You'd have thought that Texas manager Doug Rader would have been thrilled with his team's dramatic victory over Oakland. Doug, however, was still fuming in the clubhouse after his Rangers plastered the Athletics, 16-4, with a record-setting 12 runs in the 15th inning. It was the most runs ever scored by a major league team in an extra inning.
The reason for the Texas skipper's displeasure was that he had been forced to watch the second half of the contest on the clubhouse television after being ejected in the seventh. In that inning, with two outs and pinch runner Dan Meyer on second, Rick Peters hit a chopper toward the hole between first and second. Ranger first baseman Pete O'Brien fielded it and tossed to pitcher Charlie Hough covering the bag. The toss was in time, but umpire Bill Kunkel ruled that Hough missed the bag. Adding insult to injury, Meyer, who had moved to third on the play, later scored on a passed ball.
Rader's ejection carried an additional plot.
It seems that the Rangers had drafted a college shortstop named Jeff Kunkel a month earlier. Jeff's father, umpire Bill, had said he would likely retire if his son ever made it to the majors. During the argument over the close call at first, Rader reminded umpire Kunkel of his promise. "I'm going to call up your kid tomorrow to get you the hell out of here," (Randy Youngman, "Rangers rout A's with record inning," Dallas Times Herald, 4 July 1983, section B, p. 3, col. 2.) were among Rader's last words of this game.
The Rangers should have won the contest in regulation. They had a 4-2 lead in the bottom of the ninth with two outs and Rickey Henderson on second. But successive singles by Wayne Gross, Carney Lansford and Bill Almon had sent the game into extra innings. Once into overtime, however, the advantage shifted to Texas as the Oakland pitching staff was in sad shape, sporting plenty of overworked arms. In 79 games this season, A's starters had completed only seven games.
Each team had scoring opportunities during the overtime, but neither could cross the plate until the 15th. Here's how the Rangers' record setting inning evolved (run number in parentheses):
With Oakland's Dave Beard toiling in relief for the second consecutive night, Bucky Dent led off with a walk.
Buddy Bell lined a single to left.
Larry Parrish bounced out to the pitcher, advancing both runners.
George Wright was walked intentionally to load the bases and create a force play at any corner.
Bobby Jones, a 33-year-old journeyman minor leaguer, had joined the club eight days earlier when both Ranger left fielders, Billy Sample and Bill Stein, had become hobbled with injuries. It was Jones' first start of the year in the field, having been primarily a DH at Oklahoma City. Nevertheless, Bobby cracked out his fourth hit of the game-a double over the right fielder's head, scoring Dent (1) and Bell (2).
A wild pitch by Beard enabled Wright (3) to score and Jones to advance to third before Bobby Johnson walked.
Beard was relieved by Ben Callahan, but it was like pouring gasoline on a fire. Callahan, who had been pounded for seven earned runs in 1 1/3 innings on Friday night, was promptly greeted by a Larry Biittner single. That scored Jones (4) as Johnson moved to second.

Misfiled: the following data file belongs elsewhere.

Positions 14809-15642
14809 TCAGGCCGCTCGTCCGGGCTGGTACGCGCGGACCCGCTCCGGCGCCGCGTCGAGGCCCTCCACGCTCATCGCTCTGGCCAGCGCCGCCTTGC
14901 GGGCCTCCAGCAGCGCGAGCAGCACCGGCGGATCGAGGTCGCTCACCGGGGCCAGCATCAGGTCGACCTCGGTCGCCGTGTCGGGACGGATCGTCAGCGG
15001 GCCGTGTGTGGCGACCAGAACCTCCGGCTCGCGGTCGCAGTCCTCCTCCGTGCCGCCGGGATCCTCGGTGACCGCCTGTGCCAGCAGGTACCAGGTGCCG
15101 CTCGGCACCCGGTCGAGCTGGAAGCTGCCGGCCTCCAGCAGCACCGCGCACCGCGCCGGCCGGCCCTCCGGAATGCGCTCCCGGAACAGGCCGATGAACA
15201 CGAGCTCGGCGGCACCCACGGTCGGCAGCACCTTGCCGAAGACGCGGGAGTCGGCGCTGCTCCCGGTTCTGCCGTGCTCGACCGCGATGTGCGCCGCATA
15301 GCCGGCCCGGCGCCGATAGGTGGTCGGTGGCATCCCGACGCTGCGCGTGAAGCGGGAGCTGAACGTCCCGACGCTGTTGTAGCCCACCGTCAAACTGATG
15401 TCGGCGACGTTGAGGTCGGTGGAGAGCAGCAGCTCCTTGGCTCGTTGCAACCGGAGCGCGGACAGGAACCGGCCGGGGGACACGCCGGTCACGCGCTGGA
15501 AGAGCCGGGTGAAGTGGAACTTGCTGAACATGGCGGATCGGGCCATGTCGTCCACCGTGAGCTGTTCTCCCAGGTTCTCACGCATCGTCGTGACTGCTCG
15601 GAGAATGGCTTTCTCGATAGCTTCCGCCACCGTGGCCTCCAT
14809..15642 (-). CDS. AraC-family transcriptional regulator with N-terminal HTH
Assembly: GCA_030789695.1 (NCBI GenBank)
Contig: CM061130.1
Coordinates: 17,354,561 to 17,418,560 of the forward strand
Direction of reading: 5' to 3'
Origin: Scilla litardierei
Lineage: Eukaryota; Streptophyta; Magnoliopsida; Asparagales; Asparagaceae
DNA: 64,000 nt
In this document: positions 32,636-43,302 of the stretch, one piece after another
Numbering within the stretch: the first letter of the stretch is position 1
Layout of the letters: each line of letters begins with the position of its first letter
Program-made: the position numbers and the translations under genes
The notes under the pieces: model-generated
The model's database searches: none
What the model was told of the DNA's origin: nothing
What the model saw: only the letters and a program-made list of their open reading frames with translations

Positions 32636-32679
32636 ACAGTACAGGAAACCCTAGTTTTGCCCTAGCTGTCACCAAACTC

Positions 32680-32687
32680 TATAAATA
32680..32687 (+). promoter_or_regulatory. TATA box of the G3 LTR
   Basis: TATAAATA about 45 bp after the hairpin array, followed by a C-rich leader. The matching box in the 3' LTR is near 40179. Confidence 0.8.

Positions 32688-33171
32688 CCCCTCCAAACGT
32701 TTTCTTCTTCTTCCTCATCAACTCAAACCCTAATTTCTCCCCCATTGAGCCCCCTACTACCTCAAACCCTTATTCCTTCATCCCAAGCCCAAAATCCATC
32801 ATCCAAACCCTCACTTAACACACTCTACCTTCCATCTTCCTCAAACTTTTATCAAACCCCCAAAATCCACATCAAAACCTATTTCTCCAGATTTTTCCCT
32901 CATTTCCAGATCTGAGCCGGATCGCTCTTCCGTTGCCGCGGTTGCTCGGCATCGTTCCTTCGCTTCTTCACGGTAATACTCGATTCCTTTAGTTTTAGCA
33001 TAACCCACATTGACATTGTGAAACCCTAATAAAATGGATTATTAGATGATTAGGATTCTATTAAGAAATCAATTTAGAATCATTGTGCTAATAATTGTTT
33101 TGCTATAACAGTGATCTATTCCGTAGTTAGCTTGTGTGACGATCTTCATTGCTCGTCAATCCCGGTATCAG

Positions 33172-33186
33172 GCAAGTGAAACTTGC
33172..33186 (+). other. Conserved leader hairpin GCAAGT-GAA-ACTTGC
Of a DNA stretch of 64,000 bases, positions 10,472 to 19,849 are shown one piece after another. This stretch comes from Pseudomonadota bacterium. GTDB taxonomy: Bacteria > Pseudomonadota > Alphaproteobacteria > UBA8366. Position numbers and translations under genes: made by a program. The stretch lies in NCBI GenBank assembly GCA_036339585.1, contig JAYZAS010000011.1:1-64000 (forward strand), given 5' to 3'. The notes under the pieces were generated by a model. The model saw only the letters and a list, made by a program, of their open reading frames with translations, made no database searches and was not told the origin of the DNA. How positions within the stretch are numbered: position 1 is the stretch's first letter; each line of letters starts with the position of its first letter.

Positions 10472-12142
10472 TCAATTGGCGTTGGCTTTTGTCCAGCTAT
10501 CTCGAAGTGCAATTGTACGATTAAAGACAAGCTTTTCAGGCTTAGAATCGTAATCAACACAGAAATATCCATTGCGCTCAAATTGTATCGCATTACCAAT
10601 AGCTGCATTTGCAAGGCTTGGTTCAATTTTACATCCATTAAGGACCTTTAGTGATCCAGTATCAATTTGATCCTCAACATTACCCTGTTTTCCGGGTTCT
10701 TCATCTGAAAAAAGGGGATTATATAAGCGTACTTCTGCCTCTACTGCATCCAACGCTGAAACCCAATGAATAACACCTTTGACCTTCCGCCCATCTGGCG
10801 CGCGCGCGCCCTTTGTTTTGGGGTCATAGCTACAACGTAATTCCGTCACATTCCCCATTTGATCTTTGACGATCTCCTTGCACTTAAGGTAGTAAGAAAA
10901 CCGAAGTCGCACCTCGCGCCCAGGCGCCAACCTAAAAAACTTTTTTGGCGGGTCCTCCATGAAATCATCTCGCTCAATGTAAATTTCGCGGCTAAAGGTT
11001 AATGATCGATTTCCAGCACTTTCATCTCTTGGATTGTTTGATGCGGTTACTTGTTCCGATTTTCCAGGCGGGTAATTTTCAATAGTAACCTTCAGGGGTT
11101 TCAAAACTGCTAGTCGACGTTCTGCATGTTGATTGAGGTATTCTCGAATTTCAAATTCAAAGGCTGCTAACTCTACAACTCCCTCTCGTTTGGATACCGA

Jim Anderson walked, loading the bases again.
Mickey Rivers hit a routine grounder toward Davey Lopes, but the second baseman threw wildly toward the keystone sack. Biittner (5) and Johnson (6) scored, Anderson moved to third, and Rivers was safe at first on a fielder's choice.
Batting for the second time in the frame, Dent singled to right, scoring Anderson (7) as Rivers took third.
Bell singled for the second time in the inning, this one to right-center, driving home Rivers (8) and moving Dent to second. At this point, there was little reason to relieve Callahan. The contest was virtually over, and the A's staff had little left to offer-Chris Codiroli, Tom Bergmeier, and Beard all having hurled in successive games. Even mop-up reliever, utility-man Wayne Gross was unavailable, having left the game for a pinch-runner in the tenth.
Both runners scored (9 & 10) when Parrish doubled to right-center. Larry's hit marked the ninth consecutive Ranger to reach base.
The second out came as Wright flied out to left.
Jones, who had spent 1979 and 1980 playing in Japan, connected for his second double of the frame. This one was hit to right-center and it drove home Parrish (11). Jones' two doubles tied the major league standard by one player in an inning (held by many). The smash also marked the left-hander's fifth hit of the game. For the balance of the season, Bobby collected only nine hits in 61 at-bats.
Johnson singled to right, scoring Jones (12).
Biittner terminated the carnage by flying out to left.
Sixteen batters had appeared at the plate, scoring twelve runs on eight hits, four walks, and one error, leaving one left on base. The dozen tallies sent to the baseball dustbin the existing extra-inning mark of 11 first established by the 1928 Yankees.
In the bottom of the 15th, the dazed Athletics submitted meekly as Jeff Burroughs and Mike Heath fanned followed by Rickey Henderson's fly out. It marked the Ranger's seventh consecutive victory over Oakland this year.
With roster limits at 25, each club had strained the limits of its bench. Of the non-pitchers, only Marshall Brant (Oakland) and Billy Sample (Texas) failed to see action.
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From Baseball Records Registry by Joseph J. Dittmar.
Copyright © 1997 by Joseph J. Dittmar. Reprinted with permission.